Colin Dwyer appears in the following:
Tuesday, September 30, 2014
Kirkus Reviews has been around, in varying forms, for over 80 years — but it's the new kid in town this awards season. Today, the publication announced the finalists for its inaugural Kirkus Prize.
Monday, September 29, 2014
A night before the winner's declared, the writers shortlisted for the PEN/Robert W. Bingham Prize read their works. Listen here first. Also: Thomas Pynchon might soon be coming to the big screen.
Friday, September 26, 2014
The Dayton Literary Peace Prize, honoring writers who use literature to further social justice, has recognized Bob Shacochis and Karima Bennoune. Also: Sub Pop has published some grunge-worthy haiku.
Thursday, September 25, 2014
The 24 writers chosen will set out on long-distance train rides — and write along the way. Also: Neil Gaiman tells a tale about Terry Pratchett, who isn't quite the kindly elf you might think he is.
Wednesday, September 24, 2014
The playwright-turned-novelist had a conversational style that made even vast themes feel intimate.
Tuesday, September 23, 2014
Nine of the late writer's works are coming out as e-books in English. Also: a survey shows (again) a lack of diversity in publishing, and Ray Bradbury's ode-worthy gardening tool gets an asking price.
Thursday, September 18, 2014
Italo Calvino's delightful "cosmicomic" stories have long been scattered — split into separate books and translated in pieces. Now, a collection new to the U.S. is finally bringing them together.
Tuesday, August 05, 2014
If her name is Madeleine Altimari, she might just be smoking menthols on her way to the jazz club. And she's one of a number of characters worth rooting for in Marie-Helen Bertino's debut novel.
Monday, August 04, 2014
For our Men in America series, we asked men about the movies that make them cry. Reading through 5,000+ responses, we noticed a recurring theme — or should we say, a recurring man: Tom Hanks.
Wednesday, July 09, 2014
Forget for a moment the spooky, restless dead. In Rebecca Makkai's inventive novel The Hundred-Year House, the ghost is just one of the many residents looking for new lives — and finding them.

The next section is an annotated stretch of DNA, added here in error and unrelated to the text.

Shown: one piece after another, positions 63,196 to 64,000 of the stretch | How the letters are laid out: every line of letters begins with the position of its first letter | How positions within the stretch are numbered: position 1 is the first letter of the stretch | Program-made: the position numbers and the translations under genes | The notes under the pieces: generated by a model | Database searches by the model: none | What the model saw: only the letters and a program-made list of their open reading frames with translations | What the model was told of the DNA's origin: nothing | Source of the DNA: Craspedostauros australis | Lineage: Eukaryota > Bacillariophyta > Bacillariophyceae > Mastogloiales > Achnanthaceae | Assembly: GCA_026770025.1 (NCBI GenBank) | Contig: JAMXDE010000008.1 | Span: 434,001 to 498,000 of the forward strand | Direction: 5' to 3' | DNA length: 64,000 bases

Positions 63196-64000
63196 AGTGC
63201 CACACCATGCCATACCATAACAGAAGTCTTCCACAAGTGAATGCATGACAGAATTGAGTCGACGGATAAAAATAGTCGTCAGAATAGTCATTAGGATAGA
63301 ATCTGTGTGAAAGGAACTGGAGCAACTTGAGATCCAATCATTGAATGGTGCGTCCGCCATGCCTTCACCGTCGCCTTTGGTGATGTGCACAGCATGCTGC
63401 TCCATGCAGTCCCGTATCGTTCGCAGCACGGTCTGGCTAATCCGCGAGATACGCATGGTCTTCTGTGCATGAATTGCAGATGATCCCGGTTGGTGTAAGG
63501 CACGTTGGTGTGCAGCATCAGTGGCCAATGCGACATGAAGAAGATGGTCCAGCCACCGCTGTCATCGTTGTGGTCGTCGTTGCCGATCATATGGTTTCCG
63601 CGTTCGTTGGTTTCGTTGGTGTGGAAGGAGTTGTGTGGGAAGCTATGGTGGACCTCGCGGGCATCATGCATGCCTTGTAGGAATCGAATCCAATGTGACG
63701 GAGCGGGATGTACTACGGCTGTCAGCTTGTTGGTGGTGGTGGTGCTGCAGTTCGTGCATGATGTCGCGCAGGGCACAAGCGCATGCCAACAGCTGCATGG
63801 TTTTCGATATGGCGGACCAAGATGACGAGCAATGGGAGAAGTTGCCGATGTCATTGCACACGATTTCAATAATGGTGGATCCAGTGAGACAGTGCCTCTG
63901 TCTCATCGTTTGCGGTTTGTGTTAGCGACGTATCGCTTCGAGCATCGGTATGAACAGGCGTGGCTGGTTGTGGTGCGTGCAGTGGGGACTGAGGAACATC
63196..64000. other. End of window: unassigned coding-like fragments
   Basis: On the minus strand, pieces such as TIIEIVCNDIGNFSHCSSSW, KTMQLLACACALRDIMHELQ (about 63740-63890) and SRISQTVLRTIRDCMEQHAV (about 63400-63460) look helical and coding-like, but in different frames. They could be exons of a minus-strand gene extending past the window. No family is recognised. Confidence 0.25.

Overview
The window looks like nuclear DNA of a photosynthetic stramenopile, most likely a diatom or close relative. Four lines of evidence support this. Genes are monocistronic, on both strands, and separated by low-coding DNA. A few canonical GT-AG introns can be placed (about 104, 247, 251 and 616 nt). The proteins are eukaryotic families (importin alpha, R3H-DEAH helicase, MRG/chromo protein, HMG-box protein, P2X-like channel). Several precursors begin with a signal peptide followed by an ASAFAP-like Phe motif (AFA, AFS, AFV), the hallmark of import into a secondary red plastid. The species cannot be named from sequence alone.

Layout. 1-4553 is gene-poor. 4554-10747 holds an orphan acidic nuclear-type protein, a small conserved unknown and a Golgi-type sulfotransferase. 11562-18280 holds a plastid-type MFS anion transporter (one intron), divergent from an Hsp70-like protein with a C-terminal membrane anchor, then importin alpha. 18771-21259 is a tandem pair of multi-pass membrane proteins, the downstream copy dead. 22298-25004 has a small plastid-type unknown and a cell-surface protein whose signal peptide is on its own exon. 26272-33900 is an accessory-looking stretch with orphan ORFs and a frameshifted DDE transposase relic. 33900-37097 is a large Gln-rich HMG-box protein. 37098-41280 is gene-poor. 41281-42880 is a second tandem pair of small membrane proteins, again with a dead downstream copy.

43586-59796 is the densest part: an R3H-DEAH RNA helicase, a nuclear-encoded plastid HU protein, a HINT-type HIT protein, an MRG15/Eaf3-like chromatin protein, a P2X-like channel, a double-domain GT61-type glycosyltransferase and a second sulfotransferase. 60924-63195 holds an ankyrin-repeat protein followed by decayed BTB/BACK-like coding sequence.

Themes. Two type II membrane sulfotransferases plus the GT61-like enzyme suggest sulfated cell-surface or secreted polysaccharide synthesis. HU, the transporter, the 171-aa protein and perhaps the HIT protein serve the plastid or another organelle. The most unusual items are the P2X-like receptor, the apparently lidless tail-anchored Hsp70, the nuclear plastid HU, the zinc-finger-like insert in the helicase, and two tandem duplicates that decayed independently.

Wednesday, July 09, 2014
It's just a drop of water. It's about to fall. And when it does, a story begins. What happens next may feel oddly familiar. Maybe it's telling you — about you.
Thursday, April 10, 2014
John Lago is a killer intern — and, as it turns out, an actual killer. In The Intern's Handbook, Shane Kuhn tells his story in a fashion fit for a summer blockbuster, both for better and for worse.
Tuesday, March 11, 2014
Albert has been to dozens of cities across Europe. Trouble is, he can't remember how he got to any of them. Maud Casey's novel, The Man Who Walked Away, infuses his spotty story with charm and music.
Saturday, February 01, 2014
Yvonne Adhiambo Owuor has been a voice in the literary world since one of her short stories won the Caine Prize for African Writing in 2003. Colin Dwyer reviews her debut novel, Dust, and says that while Owuor's talent shines in parts, the book gets bogged down in melodrama.
Sunday, December 22, 2013
Two strangers tell their stories to a wandering narrator in Bruce Wagner's new The Empty Chair. It's a pair of novellas meditating on grief, love, spirituality and the nature of storytelling. Reviewer Colin Dwyer says Wagner manages to both tease out the threads that bind the stories, and relish the spaces between.
Thursday, October 31, 2013
Pop quiz: what do you get when you combine a talking penguin, a man with a bird beak for a face and an interrupting dragon? The answer, surprisingly, is a writing guide: Jeff VanderMeer's Wonderbook. VanderMeer tells NPR intern Colin Dwyer about his collaboration with illustrators and his imaginative, character-driven approach to teaching writing.